Historically, the Black barbershop plays multiple roles: therapy office, town square, masculine safe space. On Easter Sunday, April 17, I sat in a hydraulic highchair mourning the death that day of DJ Kay Slay. “Slay held it down in the prisons,” said my Harlem-based barber, clipper in hand as speakers pumped the late DJ’s Hot 97 radio show, The Drama Hour. Volunteering fresh fades to Rikers Island inmates for the past few months, he knew of what he spoke: for the prisoners, The Drama Hour was sacred. So many other longstanding fans felt the same.
Keith Grayson—first known as graffiti artist Spade 429, then Dez TFA, and eventually DJ Kay Slay—died of prolonged COVID-19 complications at 55. Crowning himself the Drama King on mixtapes dating back to the 1990s, he provided platforms for Nas, 50 Cent and others to advance competitive rap conflicts against rival MCs. His legacy in hip-hop spans from an appearance in the hip-hop documentary Style Wars to his final StreetSweeper Radio recordings of 2021. His influence extends from disciples like DJ Drama and DJ Whoo Kid to former rival DJ Clue.
Born in New York City on August 14, 1966, and raised in the East River Houses of East Harlem, the young hip-hop lover often hopped uptown 6 trains to the Bronx for sets by legendary DJs like Afrika Bambaataa. Coming of age in the embryonic period of hip-hop, the future Kay Slay participated in every facet of the bourgeoning culture. He emceed with his crew of friends; he practiced backspins and windmills on slabs of cardboard boxes B-boying (aka breakdancing). Bombing subway trains as a teenager, he gained early widespread respect under the name Dezzy Dez. But deejaying soon became his true calling.
A detour into street crime led the rookie stick-up kid to a year-long incarceration in 1989 for drug possession. Upon his release, he poured his creative energy into a pair of Technics turntables and the creation of a home studio, financed by working at a Bronx facility supporting people afflicted with H.I.V. and AIDS. Navigating the early days of mixtapes—combining music industry relationships, an ear for talent scouting and his own ad-libbed bravado—DJ Kay Slay quickly rose to kingmaker status among peers like DJ Envy and DJ Clue. In this mid-’90s era, mixtapes (CDs unsanctioned by the music industry at large and sold by local street vendors) often broke new artists and provided established rappers a side channel for freestyle rhymes that kept their names relevant.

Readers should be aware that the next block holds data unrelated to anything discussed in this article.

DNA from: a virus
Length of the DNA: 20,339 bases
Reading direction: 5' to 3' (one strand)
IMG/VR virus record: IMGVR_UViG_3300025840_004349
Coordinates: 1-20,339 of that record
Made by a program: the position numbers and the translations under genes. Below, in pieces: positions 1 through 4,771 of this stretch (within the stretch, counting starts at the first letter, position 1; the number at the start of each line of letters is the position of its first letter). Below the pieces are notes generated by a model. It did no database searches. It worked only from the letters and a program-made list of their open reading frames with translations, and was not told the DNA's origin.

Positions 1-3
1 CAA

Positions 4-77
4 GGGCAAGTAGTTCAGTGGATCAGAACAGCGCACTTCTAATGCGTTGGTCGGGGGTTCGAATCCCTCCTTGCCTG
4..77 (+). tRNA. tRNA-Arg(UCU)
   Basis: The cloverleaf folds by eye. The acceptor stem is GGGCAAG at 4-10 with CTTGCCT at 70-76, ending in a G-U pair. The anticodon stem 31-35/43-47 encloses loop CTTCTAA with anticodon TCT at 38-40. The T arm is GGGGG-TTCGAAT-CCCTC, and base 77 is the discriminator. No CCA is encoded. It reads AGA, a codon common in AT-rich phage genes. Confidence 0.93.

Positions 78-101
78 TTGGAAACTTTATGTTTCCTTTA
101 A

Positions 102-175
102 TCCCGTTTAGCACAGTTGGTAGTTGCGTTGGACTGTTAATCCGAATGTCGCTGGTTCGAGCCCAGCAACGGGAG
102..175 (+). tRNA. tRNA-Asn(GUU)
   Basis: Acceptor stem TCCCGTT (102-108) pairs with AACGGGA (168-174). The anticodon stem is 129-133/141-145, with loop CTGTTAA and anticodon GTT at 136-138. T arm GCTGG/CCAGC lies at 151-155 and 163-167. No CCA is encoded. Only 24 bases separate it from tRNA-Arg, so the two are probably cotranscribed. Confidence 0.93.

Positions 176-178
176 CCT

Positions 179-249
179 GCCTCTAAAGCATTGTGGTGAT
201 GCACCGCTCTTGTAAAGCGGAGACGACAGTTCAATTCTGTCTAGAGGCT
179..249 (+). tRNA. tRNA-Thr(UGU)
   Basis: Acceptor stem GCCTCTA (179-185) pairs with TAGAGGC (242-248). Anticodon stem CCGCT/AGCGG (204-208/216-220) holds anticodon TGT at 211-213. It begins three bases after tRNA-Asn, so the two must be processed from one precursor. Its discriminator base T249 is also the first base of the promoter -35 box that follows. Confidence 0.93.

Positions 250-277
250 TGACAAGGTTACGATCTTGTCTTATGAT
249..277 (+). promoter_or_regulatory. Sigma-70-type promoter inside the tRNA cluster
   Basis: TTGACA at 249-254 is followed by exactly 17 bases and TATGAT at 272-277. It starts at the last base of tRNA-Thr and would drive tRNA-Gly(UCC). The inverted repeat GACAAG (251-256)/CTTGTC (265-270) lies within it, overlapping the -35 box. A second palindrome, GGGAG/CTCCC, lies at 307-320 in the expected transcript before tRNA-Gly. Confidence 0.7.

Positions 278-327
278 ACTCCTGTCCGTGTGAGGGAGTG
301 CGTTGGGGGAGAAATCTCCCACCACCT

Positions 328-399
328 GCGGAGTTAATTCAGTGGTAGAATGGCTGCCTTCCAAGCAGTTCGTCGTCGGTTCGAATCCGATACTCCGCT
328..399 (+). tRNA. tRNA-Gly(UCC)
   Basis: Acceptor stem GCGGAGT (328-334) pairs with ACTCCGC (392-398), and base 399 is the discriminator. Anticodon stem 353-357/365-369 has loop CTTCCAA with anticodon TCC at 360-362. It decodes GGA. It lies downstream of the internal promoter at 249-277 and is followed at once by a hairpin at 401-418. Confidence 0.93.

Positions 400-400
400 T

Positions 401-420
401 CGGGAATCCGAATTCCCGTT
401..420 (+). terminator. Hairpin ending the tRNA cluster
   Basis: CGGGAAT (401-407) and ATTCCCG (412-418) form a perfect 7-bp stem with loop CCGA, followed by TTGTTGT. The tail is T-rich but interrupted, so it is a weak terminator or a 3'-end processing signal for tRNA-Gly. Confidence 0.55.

Placement on a DJ Kay Slay mixtape provided street currency that reached a new apex in 2001, with the debut of Nas’ “Ether” (first featured on Slay’s Renegades Pt. 3.5 mixtape). Nas’ response to Jay-Z’s own dis recording, “Takeover,” marked a significant moment in one of the greatest rap beefs of all time—courtesy of Kay Slay. A job recommendation from legendary DJ Funkmaster Flex had already resulted in the debut of The Drama Hour, Slay’s 60-minute showcase on the prominent New York City radio station Hot 97 (WQHT 97.1 FM). Between his mixtape dominance on the streets and his daily radio show on citywide airwaves, DJ Kay Slay created a rock-solid brand which shined a spotlight on the likes of 50 Cent, the Diplomats and Papoose.
Though he long shunned the mainstream recording industry, Kay Slay eventually collaborated with Columbia Records in 2003 with the first of six studio albums, The Streetsweeper, Vol. 1 (a template for the eventual Grammy-level success of DJ Khaled). Slay’s most impressive trilogy of productions—“Rolling 25 Deep,” “Rolling 50 Deep” and “Rolling 110 Deep”—featured scads of rappers on increasingly long posse cuts, including the likes of Black Thought, Ghostface Killah, Grandmaster Caz and Stack Bundles. His singular empire even included a magazine, Straight Stuntin, parading scantily clad models of color on its covers.
Six months back, a few blocks from my Harlem barbershop, infamous gangster Alberto “Alpo” Martinez was murdered driving his truck down Eighth Avenue late one night. Alpo once hosted a Kay Slay mixtape in 2000, further ingratiating the DJ with the African-American prison community. Sweeping hair off my neck, my barber recalled DJ Kay Slay regularly reading off a roll call of state prisons on The Drama Hour, inmates telling him how much they appreciated the recognition. Slay’s battle with the coronavirus, first reported by his manager in January, elicited prayers from fans who all hoped against a fatal end to his months-long battle. Long live the Drama King.